Jason, you don't know how glad I am that people stand up to oppose me. Keep doing it.

Isaac Fried, Boston University

User avatar
Jason Hare
Posts: 591
Joined: Mon Sep 30, 2013 5:07 am
Location: Tel Aviv, Israel
Contact:

Re: אִכּוּן, a new Hebrew word

Postby Jason Hare » Sun Mar 29, 2020 6:41 pm

Based on your responses, I cannot conclude whether you are incapable of taking in what someone says to you or simply disinterested in doing so. I just shake my head in wonder at the attention that you draw on this forum and how no one else seems to use the forum at all, and I wonder if these things are somehow connected. I wish that B-Hebrew were a place that encouraged discussion of things related to pedagogy and scholarship, but it's become something entirely other. It would be nice to find in you a partner for bringing in new people and interesting them in the Hebrew language, but you make Hebrew seem unnatural and meaningless, and since you dominate the forum with these types of posts, those who might like to join find nothing here of value. Maybe I just need to give up and let you have it. There are other places on the web where we can have discussions about the language. Maybe B-Hebrew is done and I should move on.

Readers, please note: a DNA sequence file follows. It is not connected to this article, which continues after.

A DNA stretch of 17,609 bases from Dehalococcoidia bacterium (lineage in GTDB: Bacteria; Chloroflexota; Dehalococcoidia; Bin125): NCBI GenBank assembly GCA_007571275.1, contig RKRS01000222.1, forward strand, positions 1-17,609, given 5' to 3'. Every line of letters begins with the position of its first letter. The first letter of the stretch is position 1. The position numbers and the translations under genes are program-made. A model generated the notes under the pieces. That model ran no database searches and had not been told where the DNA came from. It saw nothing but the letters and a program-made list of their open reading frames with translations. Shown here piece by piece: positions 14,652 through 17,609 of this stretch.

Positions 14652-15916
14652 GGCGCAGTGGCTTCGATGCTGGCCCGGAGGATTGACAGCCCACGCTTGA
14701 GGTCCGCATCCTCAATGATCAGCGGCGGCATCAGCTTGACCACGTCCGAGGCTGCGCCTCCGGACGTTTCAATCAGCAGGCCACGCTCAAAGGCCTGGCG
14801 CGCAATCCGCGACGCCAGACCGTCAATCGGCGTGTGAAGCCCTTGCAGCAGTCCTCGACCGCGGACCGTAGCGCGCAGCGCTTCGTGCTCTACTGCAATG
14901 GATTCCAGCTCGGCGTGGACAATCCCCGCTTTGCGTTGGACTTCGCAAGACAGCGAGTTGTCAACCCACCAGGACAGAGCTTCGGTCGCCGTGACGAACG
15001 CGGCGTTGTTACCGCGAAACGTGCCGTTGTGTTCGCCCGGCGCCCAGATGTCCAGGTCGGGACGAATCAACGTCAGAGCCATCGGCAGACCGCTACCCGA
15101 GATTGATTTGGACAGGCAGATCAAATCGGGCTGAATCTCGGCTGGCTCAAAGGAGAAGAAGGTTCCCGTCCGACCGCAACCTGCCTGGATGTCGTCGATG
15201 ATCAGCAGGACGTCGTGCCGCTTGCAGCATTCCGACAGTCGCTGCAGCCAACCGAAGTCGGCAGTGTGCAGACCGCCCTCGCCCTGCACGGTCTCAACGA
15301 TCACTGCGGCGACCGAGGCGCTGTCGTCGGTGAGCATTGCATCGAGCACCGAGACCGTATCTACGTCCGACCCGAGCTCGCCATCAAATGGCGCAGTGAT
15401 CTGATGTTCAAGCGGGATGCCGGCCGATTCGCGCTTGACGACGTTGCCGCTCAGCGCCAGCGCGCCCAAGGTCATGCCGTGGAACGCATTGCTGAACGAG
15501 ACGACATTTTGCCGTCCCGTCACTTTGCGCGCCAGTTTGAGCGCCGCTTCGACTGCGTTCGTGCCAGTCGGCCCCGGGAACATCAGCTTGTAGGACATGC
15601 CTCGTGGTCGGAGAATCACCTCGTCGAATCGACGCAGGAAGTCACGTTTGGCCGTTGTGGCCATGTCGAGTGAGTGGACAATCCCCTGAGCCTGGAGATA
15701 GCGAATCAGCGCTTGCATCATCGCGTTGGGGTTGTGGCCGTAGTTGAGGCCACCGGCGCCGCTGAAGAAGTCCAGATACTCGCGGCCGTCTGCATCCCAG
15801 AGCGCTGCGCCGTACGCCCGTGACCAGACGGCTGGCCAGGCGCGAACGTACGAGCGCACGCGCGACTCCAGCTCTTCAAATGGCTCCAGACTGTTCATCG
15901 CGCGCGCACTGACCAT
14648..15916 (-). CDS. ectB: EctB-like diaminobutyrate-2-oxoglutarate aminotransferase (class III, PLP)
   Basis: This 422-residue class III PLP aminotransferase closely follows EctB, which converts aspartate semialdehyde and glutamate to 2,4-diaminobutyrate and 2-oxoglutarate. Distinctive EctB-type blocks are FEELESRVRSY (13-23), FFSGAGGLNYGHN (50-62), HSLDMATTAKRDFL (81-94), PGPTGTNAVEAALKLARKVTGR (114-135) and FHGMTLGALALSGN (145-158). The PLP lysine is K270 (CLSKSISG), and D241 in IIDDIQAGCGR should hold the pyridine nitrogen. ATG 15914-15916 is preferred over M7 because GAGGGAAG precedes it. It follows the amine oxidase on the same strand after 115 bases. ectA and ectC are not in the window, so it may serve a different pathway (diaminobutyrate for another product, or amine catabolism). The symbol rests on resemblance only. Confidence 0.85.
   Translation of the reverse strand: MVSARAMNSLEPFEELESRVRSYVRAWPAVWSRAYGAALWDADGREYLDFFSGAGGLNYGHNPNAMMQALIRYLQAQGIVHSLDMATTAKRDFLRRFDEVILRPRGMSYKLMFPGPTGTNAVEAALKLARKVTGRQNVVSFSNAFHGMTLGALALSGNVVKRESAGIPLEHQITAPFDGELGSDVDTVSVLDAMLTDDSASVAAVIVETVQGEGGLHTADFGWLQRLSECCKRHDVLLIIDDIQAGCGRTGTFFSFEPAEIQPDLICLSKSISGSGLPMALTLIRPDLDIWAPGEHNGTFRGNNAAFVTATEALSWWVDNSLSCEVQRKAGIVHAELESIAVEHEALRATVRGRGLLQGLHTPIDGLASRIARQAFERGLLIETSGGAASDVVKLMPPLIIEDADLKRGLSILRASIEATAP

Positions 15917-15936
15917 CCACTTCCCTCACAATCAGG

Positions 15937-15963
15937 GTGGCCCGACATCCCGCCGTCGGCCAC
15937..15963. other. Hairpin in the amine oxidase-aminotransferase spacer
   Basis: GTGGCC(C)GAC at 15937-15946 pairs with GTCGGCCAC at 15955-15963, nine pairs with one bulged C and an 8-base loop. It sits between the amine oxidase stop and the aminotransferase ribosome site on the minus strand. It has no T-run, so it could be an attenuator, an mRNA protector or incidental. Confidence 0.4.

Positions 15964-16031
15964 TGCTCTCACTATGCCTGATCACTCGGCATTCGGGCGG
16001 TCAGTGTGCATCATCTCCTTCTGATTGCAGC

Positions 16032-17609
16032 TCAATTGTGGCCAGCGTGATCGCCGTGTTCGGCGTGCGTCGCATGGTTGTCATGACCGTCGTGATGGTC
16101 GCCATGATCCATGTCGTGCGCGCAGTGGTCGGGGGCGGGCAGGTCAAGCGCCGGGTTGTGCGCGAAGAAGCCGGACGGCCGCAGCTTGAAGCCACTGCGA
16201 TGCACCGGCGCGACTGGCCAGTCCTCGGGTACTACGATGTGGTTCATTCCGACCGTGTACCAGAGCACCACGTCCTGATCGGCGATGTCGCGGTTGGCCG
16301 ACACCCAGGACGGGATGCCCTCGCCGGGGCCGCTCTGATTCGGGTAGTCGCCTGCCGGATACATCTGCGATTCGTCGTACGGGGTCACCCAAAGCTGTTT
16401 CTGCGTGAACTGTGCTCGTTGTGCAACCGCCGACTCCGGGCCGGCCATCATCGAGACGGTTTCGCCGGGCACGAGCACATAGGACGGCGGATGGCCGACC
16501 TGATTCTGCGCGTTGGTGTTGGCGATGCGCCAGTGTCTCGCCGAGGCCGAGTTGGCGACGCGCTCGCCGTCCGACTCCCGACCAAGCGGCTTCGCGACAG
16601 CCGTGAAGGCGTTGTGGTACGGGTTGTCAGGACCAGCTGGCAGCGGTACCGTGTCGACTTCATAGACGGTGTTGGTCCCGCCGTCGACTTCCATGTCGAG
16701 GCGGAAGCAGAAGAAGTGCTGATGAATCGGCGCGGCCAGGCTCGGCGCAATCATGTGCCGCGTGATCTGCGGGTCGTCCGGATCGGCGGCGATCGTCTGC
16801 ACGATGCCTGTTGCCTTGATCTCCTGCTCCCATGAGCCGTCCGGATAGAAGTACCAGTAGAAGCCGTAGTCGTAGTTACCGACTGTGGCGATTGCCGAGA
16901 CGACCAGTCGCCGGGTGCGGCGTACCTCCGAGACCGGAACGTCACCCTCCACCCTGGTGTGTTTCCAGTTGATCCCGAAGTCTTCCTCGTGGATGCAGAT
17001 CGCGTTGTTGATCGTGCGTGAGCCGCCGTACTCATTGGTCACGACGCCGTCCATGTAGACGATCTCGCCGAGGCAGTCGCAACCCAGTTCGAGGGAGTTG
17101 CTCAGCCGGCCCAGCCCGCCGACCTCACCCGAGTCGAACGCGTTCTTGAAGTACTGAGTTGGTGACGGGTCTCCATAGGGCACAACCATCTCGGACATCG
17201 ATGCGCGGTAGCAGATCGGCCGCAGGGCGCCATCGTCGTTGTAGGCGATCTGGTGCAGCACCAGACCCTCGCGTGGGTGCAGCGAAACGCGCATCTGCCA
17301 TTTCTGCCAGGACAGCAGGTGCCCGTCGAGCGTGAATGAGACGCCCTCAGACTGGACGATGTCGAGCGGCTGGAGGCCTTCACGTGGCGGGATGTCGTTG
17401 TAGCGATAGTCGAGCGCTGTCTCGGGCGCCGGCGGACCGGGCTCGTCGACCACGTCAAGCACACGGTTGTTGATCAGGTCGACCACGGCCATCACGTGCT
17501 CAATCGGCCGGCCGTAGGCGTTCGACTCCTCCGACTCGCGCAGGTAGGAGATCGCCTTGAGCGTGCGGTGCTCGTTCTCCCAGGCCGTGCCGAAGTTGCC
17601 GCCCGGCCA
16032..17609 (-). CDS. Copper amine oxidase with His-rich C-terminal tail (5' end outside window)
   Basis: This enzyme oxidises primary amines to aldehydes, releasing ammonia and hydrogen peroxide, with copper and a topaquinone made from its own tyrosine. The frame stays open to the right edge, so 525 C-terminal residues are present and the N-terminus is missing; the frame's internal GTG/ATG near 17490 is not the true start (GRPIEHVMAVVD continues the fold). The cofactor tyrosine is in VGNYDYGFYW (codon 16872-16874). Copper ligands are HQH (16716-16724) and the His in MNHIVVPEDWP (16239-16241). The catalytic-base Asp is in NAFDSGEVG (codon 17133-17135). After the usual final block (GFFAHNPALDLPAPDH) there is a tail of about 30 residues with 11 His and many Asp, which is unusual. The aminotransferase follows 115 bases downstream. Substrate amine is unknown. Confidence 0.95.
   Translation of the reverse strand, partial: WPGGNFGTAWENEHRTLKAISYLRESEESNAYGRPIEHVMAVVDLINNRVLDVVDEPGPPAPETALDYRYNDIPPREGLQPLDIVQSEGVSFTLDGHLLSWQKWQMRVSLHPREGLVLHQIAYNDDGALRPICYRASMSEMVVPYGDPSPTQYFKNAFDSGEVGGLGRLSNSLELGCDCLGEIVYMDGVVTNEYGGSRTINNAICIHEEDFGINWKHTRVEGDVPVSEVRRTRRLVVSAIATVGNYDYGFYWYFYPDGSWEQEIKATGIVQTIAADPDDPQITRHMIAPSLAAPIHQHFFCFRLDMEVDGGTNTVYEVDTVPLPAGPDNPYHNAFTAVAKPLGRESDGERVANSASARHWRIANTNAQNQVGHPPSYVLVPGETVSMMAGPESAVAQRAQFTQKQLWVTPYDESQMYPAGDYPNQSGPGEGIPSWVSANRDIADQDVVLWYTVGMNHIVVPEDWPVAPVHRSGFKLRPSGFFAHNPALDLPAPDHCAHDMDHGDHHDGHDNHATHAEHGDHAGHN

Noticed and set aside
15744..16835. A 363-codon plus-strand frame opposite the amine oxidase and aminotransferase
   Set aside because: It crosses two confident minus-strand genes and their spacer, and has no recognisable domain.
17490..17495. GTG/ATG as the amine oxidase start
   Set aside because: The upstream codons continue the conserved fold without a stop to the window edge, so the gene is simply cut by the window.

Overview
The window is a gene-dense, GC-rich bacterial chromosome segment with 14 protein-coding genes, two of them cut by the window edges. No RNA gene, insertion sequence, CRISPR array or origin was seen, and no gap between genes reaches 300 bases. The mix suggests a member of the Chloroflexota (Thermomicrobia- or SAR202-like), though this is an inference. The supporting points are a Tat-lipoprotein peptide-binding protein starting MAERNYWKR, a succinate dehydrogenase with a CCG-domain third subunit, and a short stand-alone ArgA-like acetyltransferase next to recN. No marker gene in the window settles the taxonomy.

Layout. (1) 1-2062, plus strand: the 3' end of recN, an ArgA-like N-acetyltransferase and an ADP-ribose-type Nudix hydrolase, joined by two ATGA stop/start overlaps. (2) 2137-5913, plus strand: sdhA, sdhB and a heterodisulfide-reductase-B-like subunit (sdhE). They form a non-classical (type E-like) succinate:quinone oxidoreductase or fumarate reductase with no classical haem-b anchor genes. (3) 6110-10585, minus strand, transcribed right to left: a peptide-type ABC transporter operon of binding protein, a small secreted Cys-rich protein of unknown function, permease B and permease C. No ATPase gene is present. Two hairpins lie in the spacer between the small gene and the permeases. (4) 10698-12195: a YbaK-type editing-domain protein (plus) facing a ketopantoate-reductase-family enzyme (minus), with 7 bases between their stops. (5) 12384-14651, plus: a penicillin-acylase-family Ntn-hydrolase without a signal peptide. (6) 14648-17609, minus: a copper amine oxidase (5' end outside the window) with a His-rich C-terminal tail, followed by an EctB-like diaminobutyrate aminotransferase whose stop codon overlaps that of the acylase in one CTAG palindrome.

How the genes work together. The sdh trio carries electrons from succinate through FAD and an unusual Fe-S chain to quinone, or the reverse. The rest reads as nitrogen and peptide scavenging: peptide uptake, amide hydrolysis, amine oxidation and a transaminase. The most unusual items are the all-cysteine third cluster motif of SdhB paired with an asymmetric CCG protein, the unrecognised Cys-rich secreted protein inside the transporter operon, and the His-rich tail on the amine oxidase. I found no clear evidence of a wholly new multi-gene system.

Jason Hare
Tel Aviv, Israel
www.thehebrewcafe.com

User avatar
Jason Hare
Posts: 591
Joined: Mon Sep 30, 2013 5:07 am
Location: Tel Aviv, Israel
Contact:

Re: אִכּוּן, a new Hebrew word

Postby Jason Hare » Sun Mar 29, 2020 6:46 pm

Yeah, I guess that's the decision I need to make for myself. If no one is going to be using this forum, anyway, I'll just let you have it to yourself. Feel free to keep posting the nonsense. You seem to enjoy it. I've removed B-Hebrew from my quicklinks, and I'll figure out how to have myself removed. Happy typing, Isaac. Stay healthy in this difficult time. I'm done.
Jason Hare
Tel Aviv, Israel
www.thehebrewcafe.com

Isaac Fried
Posts: 1591
Joined: Sat Sep 28, 2013 8:32 pm

Re: אִכּוּן, a new Hebrew word

Postby Isaac Fried » Sun Mar 29, 2020 7:36 pm

Jason, just before you go spare us a tiny moment to explain how in המשפט "there are two מ's there" when we obviously see there only one מ and hear there only one מ.

Isaac Fried, Boston University

Isaac Fried
Posts: 1591
Joined: Sat Sep 28, 2013 8:32 pm

Re: אִכּוּן, a new Hebrew word

Postby Isaac Fried » Sun Mar 29, 2020 7:58 pm

Jason, one more thing before you go. You say "I just shake my head in wonder at the attention that you draw on this forum".
The reason I draw some attention on this form is because people are eager to hear uncensored, fresh and interesting ideas on the Hebrew language, free and differing from the tiresome dogmatic preaching of the stale "grammar" books.
This is the beauty of this forum. You will find it nowhere else.

Isaac Fried, Boston University


Return to “Etymological & Lexicographic Approaches to the Hebrew Bible”

Who is online

Users browsing this forum: No registered users and 6 guests